The Butler Flag (Textile Conservation Center/American Textile History Museum)

The “Butler” flag is the first U.S. flag made from bunting material manufactured in the United States. Wool bunting is traditionally used for flags because it is lightweight yet strong, holds up well in inclement weather, and unfurls in a breeze. Bunting had been imported before 1865, but in that year, Congress passed a law requiring that flags be made of American materials.

United States Bunting Company in Lowell, Massachusetts, produced this flag, and its founder, Civil War general Benjamin Butler, presented it to Abraham Lincoln on April 11, 1865, three days before the president’s assassination. The flag was acquired by the American Textile History Museum in 2001.

In 2004 conservators at the Textile Conservation Center examined the flag and identified areas of damage and weakness. As part of the conservation treatment, the conservators prepared extensive written and photographic documentation of the flag’s construction and current condition, as well as details of the various stages of treatment. This intense research is a typical and important part of any conservation treatment project and requires considerable knowledge of history, chemistry, physics, and art.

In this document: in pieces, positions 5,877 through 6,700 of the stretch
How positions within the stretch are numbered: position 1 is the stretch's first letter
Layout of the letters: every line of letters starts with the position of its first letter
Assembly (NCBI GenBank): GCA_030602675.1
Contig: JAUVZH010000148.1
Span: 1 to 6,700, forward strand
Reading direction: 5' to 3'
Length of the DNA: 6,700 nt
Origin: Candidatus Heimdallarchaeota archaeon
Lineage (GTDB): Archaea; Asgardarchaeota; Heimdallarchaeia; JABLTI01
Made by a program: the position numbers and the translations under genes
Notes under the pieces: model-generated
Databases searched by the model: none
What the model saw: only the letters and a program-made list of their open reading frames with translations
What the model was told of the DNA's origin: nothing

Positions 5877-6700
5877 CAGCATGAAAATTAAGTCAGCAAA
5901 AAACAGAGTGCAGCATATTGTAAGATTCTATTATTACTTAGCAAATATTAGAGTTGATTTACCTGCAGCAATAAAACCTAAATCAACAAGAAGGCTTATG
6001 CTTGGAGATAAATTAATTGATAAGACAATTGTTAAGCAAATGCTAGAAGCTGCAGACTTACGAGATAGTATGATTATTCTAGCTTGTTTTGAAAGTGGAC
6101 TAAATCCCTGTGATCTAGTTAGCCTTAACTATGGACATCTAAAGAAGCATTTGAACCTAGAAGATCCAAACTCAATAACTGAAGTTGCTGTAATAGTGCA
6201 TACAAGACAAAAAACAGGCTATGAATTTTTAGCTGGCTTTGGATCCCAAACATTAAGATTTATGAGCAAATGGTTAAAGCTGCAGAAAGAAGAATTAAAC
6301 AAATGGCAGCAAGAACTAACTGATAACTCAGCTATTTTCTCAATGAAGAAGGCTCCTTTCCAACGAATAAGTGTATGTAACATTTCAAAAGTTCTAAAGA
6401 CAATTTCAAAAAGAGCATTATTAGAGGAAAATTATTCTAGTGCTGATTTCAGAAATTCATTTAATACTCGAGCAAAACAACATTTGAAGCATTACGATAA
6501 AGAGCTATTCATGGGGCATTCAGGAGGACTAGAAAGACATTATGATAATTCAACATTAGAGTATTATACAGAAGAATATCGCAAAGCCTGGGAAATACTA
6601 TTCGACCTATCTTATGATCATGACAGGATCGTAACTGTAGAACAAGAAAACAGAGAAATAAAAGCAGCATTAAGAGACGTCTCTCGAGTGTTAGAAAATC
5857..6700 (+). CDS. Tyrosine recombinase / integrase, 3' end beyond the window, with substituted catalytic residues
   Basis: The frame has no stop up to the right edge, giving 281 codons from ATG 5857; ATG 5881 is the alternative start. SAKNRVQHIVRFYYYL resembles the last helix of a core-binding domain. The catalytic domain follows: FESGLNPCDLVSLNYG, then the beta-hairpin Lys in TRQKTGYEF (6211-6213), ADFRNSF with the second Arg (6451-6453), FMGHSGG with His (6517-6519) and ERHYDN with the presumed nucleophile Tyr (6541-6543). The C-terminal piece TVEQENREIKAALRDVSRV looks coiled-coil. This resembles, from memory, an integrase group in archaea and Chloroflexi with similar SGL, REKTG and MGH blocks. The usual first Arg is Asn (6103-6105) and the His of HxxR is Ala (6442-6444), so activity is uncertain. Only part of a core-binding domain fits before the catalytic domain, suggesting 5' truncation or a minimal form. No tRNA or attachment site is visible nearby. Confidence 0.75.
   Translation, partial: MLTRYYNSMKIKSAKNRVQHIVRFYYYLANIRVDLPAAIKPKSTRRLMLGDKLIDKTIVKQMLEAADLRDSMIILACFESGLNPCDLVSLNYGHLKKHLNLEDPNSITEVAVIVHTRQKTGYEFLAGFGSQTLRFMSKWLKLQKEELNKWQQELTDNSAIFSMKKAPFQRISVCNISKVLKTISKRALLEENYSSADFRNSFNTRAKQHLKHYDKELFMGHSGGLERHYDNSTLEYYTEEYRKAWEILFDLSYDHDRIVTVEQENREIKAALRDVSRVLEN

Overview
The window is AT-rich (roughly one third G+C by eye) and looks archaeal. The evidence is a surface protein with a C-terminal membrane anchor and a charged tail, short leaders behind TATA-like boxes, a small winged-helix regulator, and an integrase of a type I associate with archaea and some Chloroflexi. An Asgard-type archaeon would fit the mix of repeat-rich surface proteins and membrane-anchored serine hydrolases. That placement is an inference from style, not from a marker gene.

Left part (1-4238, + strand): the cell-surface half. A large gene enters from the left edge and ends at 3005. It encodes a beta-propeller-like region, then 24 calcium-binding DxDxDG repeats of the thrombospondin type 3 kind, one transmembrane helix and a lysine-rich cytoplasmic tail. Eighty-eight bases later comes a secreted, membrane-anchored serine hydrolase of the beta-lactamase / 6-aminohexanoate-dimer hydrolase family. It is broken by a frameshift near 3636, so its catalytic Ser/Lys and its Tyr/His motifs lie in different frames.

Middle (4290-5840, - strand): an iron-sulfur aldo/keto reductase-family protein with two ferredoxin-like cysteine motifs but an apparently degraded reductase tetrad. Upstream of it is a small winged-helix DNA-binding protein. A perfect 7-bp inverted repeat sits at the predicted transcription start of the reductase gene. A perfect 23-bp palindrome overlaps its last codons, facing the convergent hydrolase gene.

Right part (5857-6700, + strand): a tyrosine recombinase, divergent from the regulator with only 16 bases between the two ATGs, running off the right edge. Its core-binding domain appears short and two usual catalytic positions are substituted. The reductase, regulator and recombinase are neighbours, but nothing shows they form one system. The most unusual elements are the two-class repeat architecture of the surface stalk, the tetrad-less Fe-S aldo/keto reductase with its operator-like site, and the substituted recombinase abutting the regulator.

A strategy for carefully cleaning the flag was tested and then conducted; previous repairs disfiguring the flag’s shape were removed; and custom-dyed fabric underlays, specialty threads, and various conservation stitches were used to make repairs that blended and became relatively invisible. The flag may now be safely exhibited to the public.